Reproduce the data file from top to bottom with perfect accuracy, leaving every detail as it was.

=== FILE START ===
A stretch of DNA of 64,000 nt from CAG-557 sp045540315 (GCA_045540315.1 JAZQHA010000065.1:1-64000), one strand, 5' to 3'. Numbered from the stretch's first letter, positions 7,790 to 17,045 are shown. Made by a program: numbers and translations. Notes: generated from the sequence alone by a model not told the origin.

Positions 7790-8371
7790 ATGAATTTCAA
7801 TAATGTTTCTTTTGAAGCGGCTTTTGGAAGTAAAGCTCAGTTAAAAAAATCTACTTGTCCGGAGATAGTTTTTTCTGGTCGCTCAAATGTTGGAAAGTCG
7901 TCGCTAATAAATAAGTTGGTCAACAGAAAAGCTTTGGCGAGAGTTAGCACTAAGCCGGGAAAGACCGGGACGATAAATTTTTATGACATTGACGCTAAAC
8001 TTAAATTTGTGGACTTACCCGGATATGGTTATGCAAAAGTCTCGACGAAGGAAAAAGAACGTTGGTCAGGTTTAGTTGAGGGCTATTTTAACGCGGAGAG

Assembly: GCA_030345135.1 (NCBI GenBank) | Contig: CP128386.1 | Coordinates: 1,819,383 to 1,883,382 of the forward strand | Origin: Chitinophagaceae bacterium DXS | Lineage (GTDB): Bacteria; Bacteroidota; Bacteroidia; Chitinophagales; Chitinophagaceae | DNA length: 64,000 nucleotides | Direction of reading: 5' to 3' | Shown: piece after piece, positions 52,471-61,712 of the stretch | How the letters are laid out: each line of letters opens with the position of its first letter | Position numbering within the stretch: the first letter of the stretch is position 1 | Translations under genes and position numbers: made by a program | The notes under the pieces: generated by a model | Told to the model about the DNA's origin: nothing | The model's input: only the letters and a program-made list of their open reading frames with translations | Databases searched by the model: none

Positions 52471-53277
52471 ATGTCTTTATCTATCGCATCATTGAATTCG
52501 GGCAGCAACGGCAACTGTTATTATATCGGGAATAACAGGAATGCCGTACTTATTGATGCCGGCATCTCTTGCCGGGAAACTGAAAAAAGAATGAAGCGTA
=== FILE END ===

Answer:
A stretch of DNA of 64,000 nt from CAG-557 sp045540315 (GCA_045540315.1 JAZQHA010000065.1:1-64000), one strand, 5' to 3'. Numbered from the stretch's first letter, positions 7,790 to 17,045 are shown. Made by a program: numbers and translations. Notes: generated from the sequence alone by a model not told the origin.

Positions 7790-8371
7790 ATGAATTTCAA
7801 TAATGTTTCTTTTGAAGCGGCTTTTGGAAGTAAAGCTCAGTTAAAAAAATCTACTTGTCCGGAGATAGTTTTTTCTGGTCGCTCAAATGTTGGAAAGTCG
7901 TCGCTAATAAATAAGTTGGTCAACAGAAAAGCTTTGGCGAGAGTTAGCACTAAGCCGGGAAAGACCGGGACGATAAATTTTTATGACATTGACGCTAAAC
8001 TTAAATTTGTGGACTTACCCGGATATGGTTATGCAAAAGTCTCGACGAAGGAAAAAGAACGTTGGTCAGGTTTAGTTGAGGGCTATTTTAACGCGGAGAG

Assembly: GCA_030345135.1 (NCBI GenBank) | Contig: CP128386.1 | Coordinates: 1,819,383 to 1,883,382 of the forward strand | Origin: Chitinophagaceae bacterium DXS | Lineage (GTDB): Bacteria; Bacteroidota; Bacteroidia; Chitinophagales; Chitinophagaceae | DNA length: 64,000 nucleotides | Direction of reading: 5' to 3' | Shown: piece after piece, positions 52,471-61,712 of the stretch | How the letters are laid out: each line of letters opens with the position of its first letter | Position numbering within the stretch: the first letter of the stretch is position 1 | Translations under genes and position numbers: made by a program | The notes under the pieces: generated by a model | Told to the model about the DNA's origin: nothing | The model's input: only the letters and a program-made list of their open reading frames with translations | Databases searched by the model: none

Positions 52471-53277
52471 ATGTCTTTATCTATCGCATCATTGAATTCG
52501 GGCAGCAACGGCAACTGTTATTATATCGGGAATAACAGGAATGCCGTACTTATTGATGCCGGCATCTCTTGCCGGGAAACTGAAAAAAGAATGAAGCGTA